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Poetics of PalliationRomantic Literary Therapy, 1790-1850$
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Birttany Pladek

Print publication date: 2019

Print ISBN-13: 9781786942210

Published to Liverpool Scholarship Online: January 2020

DOI: 10.3828/liverpool/9781786942210.001.0001

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PRINTED FROM LIVERPOOL SCHOLARSHIP ONLINE (www.liverpool.universitypressscholarship.com). (c) Copyright Liverpool University Press, 2020. All Rights Reserved. An individual user may print out a PDF of a single chapter of a monograph in LSO for personal use.date: 02 June 2020

‘Soothing Thoughts’

‘Soothing Thoughts’

William Wordsworth and the Poetry of Relief

Chapter:
(p.96) Chapter Three ‘Soothing Thoughts’
Source:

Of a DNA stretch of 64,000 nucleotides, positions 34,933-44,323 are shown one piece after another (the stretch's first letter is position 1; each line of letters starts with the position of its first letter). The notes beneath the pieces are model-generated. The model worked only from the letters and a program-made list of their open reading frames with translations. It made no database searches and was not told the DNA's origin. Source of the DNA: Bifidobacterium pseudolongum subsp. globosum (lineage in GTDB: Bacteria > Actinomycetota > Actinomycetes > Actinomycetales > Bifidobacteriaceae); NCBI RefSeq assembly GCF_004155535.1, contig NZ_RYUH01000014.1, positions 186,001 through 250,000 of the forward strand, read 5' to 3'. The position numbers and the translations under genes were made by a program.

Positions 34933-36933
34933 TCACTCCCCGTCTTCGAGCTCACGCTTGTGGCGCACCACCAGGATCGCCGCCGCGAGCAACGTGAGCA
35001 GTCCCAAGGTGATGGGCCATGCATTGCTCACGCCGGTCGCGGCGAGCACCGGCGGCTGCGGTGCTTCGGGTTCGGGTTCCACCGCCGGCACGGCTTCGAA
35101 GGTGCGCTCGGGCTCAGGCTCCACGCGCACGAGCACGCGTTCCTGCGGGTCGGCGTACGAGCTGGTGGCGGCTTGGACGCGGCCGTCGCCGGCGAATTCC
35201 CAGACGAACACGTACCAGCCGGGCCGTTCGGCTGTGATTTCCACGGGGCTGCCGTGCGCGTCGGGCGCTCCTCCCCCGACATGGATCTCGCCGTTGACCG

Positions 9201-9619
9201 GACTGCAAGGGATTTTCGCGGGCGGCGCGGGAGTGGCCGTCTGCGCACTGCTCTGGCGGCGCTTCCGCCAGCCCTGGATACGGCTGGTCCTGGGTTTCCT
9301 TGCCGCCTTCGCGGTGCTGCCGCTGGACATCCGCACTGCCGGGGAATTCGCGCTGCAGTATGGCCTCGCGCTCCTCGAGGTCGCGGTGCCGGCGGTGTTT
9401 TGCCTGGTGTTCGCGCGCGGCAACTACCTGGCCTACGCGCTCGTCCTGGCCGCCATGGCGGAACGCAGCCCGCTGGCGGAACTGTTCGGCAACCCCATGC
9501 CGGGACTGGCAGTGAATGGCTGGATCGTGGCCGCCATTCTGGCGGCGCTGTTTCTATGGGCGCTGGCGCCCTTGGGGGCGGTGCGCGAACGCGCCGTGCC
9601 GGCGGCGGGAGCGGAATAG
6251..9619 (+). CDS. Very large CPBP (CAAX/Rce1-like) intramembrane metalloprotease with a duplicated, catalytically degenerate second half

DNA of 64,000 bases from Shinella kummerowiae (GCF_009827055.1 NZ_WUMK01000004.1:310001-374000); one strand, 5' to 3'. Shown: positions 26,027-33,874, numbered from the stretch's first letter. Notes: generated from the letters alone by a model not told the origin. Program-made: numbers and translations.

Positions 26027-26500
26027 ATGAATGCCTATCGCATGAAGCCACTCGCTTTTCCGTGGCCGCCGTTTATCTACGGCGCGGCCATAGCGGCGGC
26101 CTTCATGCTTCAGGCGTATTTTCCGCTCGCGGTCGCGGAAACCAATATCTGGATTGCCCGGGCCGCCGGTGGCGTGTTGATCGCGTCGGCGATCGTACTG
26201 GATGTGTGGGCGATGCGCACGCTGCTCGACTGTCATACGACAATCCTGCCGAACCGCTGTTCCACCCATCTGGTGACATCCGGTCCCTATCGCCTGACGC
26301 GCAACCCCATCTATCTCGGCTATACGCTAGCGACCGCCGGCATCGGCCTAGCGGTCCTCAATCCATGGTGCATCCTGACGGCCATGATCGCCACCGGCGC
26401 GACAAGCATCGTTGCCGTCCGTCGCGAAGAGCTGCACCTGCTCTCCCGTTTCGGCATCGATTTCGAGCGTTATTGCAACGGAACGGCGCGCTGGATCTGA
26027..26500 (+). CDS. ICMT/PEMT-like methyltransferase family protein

Poetics of Palliation
Author(s):

Brittany Pladek

Publisher:
Liverpool University Press
DOI:10.3828/liverpool/9781786942210.003.0004

Chapter three begins the book’s survey of palliative poetics developed by Romantic writers, comparing Wordsworth’s ideas about poetic therapy with medical beliefs of the late eighteenth century. The therapeutic holism later ascribed to Wordsworth by literary critics was held by Romantic medicine to be a restorative power of nature, a ‘vis medicatrix naturae’ that could repair a broken constitution in ways doctors could not. But as medicine professionalized, they saw how claims that nature was the real healer could damage their reputation. Their compensatory shift to a palliative ethic was driven in part by a need to renegotiate medicine’s relationship with nature. Similarly, Wordsworth initially hoped his own poetry could replicate nature’s holistic therapy. But in Lyrical Ballads (1798), a collection whose Wordsworthian lyrics extol the superiority of natural medicine, Wordsworth realized his own art could not mimic nature’s healing power. As a result, he turns towards a poetics of palliation grounded in the ‘delight’ outlined by Edmund Burke’s 1757 Philosophical Enquiry into the Origin of our Ideas of the Sublime and Beautiful.

Keywords:   William Wordsworth, Lyrical Ballads, medical ethics, palliative care, Edmund Burke

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